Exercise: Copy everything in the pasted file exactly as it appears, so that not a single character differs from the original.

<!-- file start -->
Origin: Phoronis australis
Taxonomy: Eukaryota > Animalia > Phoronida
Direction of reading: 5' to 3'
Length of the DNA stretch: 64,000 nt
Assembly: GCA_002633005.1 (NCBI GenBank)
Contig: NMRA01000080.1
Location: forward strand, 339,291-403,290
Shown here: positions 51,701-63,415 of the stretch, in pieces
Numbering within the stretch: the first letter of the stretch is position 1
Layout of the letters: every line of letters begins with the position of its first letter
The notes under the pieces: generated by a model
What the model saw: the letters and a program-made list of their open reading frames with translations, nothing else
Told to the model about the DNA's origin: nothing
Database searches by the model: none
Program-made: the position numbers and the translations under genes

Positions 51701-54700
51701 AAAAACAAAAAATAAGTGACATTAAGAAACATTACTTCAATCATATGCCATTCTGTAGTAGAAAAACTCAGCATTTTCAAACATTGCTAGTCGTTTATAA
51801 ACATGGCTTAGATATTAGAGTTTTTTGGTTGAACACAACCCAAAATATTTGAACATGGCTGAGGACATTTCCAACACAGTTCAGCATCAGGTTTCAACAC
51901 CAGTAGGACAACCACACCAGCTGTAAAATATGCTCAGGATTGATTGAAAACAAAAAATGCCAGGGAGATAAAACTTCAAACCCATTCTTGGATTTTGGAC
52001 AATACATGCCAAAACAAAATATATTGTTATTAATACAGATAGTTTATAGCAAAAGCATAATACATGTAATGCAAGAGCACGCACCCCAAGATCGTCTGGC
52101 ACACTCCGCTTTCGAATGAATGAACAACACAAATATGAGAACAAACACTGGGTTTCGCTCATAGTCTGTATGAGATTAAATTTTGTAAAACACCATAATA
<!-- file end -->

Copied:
Origin: Phoronis australis
Taxonomy: Eukaryota > Animalia > Phoronida
Direction of reading: 5' to 3'
Length of the DNA stretch: 64,000 nt
Assembly: GCA_002633005.1 (NCBI GenBank)
Contig: NMRA01000080.1
Location: forward strand, 339,291-403,290
Shown here: positions 51,701-63,415 of the stretch, in pieces
Numbering within the stretch: the first letter of the stretch is position 1
Layout of the letters: every line of letters begins with the position of its first letter
The notes under the pieces: generated by a model
What the model saw: the letters and a program-made list of their open reading frames with translations, nothing else
Told to the model about the DNA's origin: nothing
Database searches by the model: none
Program-made: the position numbers and the translations under genes

Positions 51701-54700
51701 AAAAACAAAAAATAAGTGACATTAAGAAACATTACTTCAATCATATGCCATTCTGTAGTAGAAAAACTCAGCATTTTCAAACATTGCTAGTCGTTTATAA
51801 ACATGGCTTAGATATTAGAGTTTTTTGGTTGAACACAACCCAAAATATTTGAACATGGCTGAGGACATTTCCAACACAGTTCAGCATCAGGTTTCAACAC
51901 CAGTAGGACAACCACACCAGCTGTAAAATATGCTCAGGATTGATTGAAAACAAAAAATGCCAGGGAGATAAAACTTCAAACCCATTCTTGGATTTTGGAC
52001 AATACATGCCAAAACAAAATATATTGTTATTAATACAGATAGTTTATAGCAAAAGCATAATACATGTAATGCAAGAGCACGCACCCCAAGATCGTCTGGC
52101 ACACTCCGCTTTCGAATGAATGAACAACACAAATATGAGAACAAACACTGGGTTTCGCTCATAGTCTGTATGAGATTAAATTTTGTAAAACACCATAATA